“As a result, boys can sometimes end up with so much built-up emotion that they have been unable to express or process. This may then cause them to implode or explode when their threshold of tolerance has been reached. They might also try to manage the distress by adopting coping strategies that help on a short-term basis (avoidance, use of drugs and alcohol, bingeing etc.). However, some of these strategies are not sustainable and have difficult consequences. Some men might not even realise they have an issue because it is suppressed, which makes it harder to get help.”
What happens when you ask a therapist for help?
Everybody’s experience is different, so we spoke to a group of men who were willing to share theirs anonymously. Here’s what they had to say: “I remember when I was younger, I was deemed to be the ‘problem child’ when, in reality, I was actually bullied quite horrifically from a young age but didn’t get the support I needed. I was expelled from three schools in total – and a college. After a few attempts of counselling over the years, I attempted it again as an adult. I felt safe within the first session of my most recent therapy experience and I would use the sessions as a space to offload, to rant, to reflect, to express my genuine emotions and work through years of difficulties. I worked with this counsellor for over 12 months and began to look forward to my sessions, excited for the space to feel safe, supported and held…getting me to a place where I felt able to meet new people, begin to build trust in people and trust that counselling actually worked.” P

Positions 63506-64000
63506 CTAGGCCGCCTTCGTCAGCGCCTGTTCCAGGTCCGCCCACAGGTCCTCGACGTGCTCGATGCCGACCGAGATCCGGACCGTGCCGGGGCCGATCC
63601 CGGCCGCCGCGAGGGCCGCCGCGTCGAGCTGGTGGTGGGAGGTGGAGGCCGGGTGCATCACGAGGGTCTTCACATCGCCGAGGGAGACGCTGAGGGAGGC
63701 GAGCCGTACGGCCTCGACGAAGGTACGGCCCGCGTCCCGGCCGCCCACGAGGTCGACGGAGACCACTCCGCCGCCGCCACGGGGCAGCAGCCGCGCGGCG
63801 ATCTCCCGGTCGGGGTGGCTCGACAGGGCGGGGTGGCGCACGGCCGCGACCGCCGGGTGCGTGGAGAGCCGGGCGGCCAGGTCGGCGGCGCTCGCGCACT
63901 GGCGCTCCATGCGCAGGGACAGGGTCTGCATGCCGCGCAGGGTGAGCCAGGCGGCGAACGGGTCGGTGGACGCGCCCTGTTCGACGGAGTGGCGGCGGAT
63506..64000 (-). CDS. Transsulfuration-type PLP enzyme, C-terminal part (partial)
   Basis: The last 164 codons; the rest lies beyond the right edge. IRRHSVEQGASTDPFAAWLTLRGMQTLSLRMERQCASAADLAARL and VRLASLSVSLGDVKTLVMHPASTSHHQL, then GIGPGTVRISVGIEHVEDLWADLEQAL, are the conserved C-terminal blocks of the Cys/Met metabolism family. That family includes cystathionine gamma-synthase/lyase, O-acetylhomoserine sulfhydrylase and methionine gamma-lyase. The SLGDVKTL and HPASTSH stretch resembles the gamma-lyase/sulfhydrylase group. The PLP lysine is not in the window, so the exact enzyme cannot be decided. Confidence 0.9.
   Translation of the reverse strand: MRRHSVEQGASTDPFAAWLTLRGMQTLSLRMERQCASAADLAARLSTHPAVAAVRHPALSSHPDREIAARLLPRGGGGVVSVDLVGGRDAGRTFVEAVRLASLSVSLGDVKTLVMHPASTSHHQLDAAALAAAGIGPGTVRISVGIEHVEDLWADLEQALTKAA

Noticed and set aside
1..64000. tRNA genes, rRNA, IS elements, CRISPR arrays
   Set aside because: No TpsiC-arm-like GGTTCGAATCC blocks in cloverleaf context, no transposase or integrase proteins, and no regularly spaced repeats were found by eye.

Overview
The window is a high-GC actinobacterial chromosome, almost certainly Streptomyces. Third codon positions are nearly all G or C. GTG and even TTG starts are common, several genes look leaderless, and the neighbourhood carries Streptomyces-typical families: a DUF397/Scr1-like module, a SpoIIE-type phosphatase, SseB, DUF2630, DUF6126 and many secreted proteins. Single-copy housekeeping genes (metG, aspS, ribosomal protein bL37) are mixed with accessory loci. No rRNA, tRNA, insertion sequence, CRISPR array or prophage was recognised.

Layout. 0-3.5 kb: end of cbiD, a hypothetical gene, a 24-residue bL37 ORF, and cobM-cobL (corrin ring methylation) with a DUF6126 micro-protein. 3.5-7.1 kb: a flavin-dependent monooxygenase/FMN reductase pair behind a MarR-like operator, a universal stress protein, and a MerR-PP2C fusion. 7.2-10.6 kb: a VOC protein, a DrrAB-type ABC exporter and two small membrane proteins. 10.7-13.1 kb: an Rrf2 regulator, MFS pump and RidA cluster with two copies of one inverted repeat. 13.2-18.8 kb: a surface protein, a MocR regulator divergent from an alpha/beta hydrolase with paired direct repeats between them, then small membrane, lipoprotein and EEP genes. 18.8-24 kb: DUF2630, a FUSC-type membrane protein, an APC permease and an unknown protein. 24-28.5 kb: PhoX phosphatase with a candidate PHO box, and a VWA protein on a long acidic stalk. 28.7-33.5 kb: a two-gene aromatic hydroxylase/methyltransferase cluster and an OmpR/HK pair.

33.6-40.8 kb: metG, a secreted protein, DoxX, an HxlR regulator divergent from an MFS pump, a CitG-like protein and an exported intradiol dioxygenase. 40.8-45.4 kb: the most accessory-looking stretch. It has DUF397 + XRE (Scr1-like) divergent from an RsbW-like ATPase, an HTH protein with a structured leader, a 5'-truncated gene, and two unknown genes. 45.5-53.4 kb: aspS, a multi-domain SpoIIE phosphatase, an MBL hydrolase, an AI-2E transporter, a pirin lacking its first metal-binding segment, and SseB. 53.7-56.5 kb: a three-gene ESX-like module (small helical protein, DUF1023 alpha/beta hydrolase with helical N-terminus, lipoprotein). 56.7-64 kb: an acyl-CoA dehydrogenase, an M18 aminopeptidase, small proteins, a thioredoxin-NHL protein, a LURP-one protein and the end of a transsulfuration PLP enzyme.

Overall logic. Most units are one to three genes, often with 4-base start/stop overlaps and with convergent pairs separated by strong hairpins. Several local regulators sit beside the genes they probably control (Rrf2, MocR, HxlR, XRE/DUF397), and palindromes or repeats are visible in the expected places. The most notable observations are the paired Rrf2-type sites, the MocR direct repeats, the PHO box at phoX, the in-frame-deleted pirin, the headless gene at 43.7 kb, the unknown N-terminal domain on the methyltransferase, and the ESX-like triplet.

“I first went into therapy when I was 13. I wasn’t looking for anything, but I was incredibly withdrawn and just plodding along. There are definitely barriers for males in general reaching out. I think it’s that whole idea of ‘big boys don’t cry’ and the term ‘man up’ which is so unhelpful as they are so loosely said without any second thought to how that could be internalised. Since having therapy myself, it has taken me a while to open up and understand that communication is vital in any situation.” J
“Men (in some cases) are sometimes prone to looking for a quick fix so long-term therapy might initially feel a bit off-putting. But, like any kind of exercise, therapy is something that needs to be worked on before you start to notice long-term results. There are moments of clarity when things suddenly seem to fall into place, but it can take some time to get to them, and they often come unexpectedly.” T